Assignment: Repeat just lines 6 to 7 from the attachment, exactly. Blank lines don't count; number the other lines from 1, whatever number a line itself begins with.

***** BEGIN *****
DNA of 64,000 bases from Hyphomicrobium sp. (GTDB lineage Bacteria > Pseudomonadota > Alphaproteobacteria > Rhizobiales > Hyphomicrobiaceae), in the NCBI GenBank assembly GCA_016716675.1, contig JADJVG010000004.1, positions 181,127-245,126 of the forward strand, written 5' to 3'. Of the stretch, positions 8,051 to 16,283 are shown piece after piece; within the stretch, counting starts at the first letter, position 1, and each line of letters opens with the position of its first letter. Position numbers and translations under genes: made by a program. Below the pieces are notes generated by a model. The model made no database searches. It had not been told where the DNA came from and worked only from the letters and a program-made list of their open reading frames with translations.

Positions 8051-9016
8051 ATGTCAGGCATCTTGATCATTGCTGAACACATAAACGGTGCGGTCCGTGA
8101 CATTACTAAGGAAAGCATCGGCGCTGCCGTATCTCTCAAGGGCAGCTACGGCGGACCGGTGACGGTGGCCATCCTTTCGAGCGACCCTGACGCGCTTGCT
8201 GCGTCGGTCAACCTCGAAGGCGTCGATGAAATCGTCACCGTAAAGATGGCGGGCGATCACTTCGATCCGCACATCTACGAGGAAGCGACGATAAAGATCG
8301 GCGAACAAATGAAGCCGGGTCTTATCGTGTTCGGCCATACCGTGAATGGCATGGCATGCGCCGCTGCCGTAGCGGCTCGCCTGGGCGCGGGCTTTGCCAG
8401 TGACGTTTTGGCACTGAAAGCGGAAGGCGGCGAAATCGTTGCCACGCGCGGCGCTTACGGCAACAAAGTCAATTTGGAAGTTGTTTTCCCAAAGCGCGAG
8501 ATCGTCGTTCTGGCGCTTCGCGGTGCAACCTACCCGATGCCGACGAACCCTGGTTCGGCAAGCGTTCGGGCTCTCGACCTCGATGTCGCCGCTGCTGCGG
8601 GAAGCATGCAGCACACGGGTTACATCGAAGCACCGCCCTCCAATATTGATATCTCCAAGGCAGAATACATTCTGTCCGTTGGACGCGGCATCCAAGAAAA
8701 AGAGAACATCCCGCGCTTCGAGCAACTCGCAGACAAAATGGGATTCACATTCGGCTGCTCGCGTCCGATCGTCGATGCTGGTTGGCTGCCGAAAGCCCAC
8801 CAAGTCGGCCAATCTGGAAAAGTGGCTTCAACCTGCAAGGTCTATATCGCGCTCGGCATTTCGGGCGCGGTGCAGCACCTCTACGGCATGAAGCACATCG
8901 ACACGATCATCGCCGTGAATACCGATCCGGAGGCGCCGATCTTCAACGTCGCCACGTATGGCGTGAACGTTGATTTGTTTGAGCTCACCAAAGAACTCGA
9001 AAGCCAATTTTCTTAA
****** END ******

8301 GCGAACAAATGAAGCCGGGTCTTATCGTGTTCGGCCATACCGTGAATGGCATGGCATGCGCCGCTGCCGTAGCGGCTCGCCTGGGCGCGGGCTTTGCCAG
8401 TGACGTTTTGGCACTGAAAGCGGAAGGCGGCGAAATCGTTGCCACGCGCGGCGCTTACGGCAACAAAGTCAATTTGGAAGTTGTTTTCCCAAAGCGCGAG